To never have to start a sentence with "I wish I would have..."


The contents and opinions of this website are mine personally and do not reflect any position of the Peace Corps or the U.S. government.

Monday, May 2, 2011

What a year in Uganda has taught me

A year ago I swore in as a PCV. I moved away from my family of other volunteers into my village and began to understand what a “primary school teacher trainer” really did. I’ve overcome more struggles this past year than I have my whole life, and have had even more successes.

A year in Uganda has made me learn to appreciate the small things in life and the importance of patience. The littlest thing like being addressed by name can make all the difference in how much satisfaction I get out of my day.

A year in Uganda has shown me how much of a self motivator I really am. It’s taught me to not care about what people think or how they perceive me because, here, they’re going to talk about me and stare at me no matter what I do.

A year in Uganda has taught me the value of being a woman, something I definitely took for granted in America. I’ve been sexually harassed on a near daily basis here, from being asked for sex in a somewhat joking matter to be flat out propositioned for sex as a fee for getting my mail.

A year in Uganda has made me realize how strong I am and how much I can endure. I’ve pushed myself to the limits and, if possible, have set higher standards for myself than I ever did in America. More importantly, I’ve learned how to pick myself back up and try a new approach when I don’t quite meet the goals I’ve set for myself or when I’ve utterly failed.

A year in Uganda has made me realize the value of relationships. I first had the know-it-all approach of wanting to “fix” everything that was wrong with my village, or what I thought was wrong at least. I’ve learned without the trust and respect of my community, nothing can get done. My relationships in this country are the backbone of my success and along the way I’ve met some truly inspiring and amazing people. They have changed my life more than they know and I hope I have done a sliver of the same for them.

A year in Uganda has taught me that while having initiative is one of the keys to success, you won’t get anywhere without follow through. Watching foreign aid come in and build schools without training teachers devastates this country and instills in it the notion that white people are the save all because they throw money around to fix problems. I’ve truly learned to respect and appreciate the value of Peace Corps as an organization. They have it right when they put volunteers in high need communities with the expectation of training locals and providing them with the skills they need in order to live a successful life. Like the old saying goes, if you give a man a fish he eats for a day but if you teach a man a fish he eats for a lifetime.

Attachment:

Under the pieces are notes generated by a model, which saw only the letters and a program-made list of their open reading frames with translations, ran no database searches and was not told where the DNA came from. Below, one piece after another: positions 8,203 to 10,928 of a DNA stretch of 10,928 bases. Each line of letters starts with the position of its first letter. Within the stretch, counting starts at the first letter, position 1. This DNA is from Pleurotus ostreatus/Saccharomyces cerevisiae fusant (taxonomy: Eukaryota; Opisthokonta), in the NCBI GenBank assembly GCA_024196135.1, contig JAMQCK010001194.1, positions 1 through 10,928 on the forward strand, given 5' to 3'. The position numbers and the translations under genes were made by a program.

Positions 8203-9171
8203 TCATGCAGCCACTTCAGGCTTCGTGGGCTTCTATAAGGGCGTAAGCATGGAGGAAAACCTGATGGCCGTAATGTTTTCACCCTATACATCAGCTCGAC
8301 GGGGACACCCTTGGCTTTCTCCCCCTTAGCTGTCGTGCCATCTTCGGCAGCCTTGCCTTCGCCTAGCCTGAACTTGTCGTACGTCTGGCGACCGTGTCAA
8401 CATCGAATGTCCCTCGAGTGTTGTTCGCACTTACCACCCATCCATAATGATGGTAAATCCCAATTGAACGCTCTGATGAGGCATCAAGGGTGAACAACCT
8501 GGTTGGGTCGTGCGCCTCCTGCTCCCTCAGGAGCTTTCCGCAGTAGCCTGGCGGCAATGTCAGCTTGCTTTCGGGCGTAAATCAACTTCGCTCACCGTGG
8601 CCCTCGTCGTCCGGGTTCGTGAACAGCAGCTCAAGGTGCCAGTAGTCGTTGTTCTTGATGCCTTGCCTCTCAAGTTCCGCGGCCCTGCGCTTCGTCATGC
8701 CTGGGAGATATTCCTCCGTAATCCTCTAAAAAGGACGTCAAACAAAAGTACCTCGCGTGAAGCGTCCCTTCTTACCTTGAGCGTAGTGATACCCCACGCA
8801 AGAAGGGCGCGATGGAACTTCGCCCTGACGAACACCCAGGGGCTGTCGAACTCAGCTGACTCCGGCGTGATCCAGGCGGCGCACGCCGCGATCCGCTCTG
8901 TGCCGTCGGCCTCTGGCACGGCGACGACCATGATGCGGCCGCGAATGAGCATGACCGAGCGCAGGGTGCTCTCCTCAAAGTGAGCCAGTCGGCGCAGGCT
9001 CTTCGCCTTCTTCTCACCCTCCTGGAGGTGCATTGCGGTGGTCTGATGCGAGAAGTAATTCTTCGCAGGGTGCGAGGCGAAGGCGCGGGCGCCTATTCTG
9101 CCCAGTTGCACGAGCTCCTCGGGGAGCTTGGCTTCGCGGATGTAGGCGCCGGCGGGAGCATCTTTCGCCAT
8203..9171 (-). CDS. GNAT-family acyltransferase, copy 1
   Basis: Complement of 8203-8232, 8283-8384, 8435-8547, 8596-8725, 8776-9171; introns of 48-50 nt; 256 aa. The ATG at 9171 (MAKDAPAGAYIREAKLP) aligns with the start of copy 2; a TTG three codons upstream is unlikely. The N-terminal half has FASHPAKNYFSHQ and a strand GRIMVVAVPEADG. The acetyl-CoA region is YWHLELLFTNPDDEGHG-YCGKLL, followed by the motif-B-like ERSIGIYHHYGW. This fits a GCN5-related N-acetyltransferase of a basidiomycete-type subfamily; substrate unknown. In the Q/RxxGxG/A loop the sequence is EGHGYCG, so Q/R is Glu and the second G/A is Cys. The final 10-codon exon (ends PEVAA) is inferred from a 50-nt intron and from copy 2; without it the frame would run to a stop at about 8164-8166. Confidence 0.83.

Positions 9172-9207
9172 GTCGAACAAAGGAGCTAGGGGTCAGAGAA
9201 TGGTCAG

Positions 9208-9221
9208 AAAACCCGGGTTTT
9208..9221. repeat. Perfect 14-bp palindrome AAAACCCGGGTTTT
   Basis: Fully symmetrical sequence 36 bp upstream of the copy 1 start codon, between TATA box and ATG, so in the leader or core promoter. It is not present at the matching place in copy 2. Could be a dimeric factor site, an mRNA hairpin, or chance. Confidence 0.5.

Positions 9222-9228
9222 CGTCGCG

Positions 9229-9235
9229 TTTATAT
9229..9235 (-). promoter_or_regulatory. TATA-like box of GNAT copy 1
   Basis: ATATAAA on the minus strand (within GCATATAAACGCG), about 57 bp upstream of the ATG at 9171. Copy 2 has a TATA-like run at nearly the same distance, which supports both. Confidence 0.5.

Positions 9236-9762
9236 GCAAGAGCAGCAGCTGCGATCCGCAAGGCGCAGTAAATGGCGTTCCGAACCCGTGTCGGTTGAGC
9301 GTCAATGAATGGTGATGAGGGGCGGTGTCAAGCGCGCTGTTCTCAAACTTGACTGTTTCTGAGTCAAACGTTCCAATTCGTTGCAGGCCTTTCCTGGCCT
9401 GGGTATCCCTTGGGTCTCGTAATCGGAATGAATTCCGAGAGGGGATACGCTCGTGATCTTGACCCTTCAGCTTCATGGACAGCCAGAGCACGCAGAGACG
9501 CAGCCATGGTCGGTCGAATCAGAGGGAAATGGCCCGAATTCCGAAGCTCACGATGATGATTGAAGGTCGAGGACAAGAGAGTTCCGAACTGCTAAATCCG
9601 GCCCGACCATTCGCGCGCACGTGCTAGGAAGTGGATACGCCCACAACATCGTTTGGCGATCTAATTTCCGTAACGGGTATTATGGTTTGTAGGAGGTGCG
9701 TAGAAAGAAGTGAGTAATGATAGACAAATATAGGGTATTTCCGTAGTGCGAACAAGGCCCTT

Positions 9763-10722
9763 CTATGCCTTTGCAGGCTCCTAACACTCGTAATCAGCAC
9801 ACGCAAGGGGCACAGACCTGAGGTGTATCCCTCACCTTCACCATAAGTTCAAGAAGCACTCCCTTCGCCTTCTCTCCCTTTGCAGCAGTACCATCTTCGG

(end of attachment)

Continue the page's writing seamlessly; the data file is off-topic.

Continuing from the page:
A year in Uganda has shown me that change doesn’t necessarily mean the end. Change is definitely a scary concept that I am still getting comfortable with, but more than that change brings about opportunity and growth. Without change things would remain stagnant and boring. Change means excitement and the chance to learn even more about yourself.

A year in Uganda has made me appreciate family and friendship. Without the constant and never judging support I get from you guys back home, there's no way I'd still be where I am today. Your love and encouragement keeps me going on the days when I find it hard to muster up the motivation to leave me house. Thanks for all you do!


1 comment:

  1. Congratulations on a year full of impressive accomplishments. You continue to amaze me! Love you!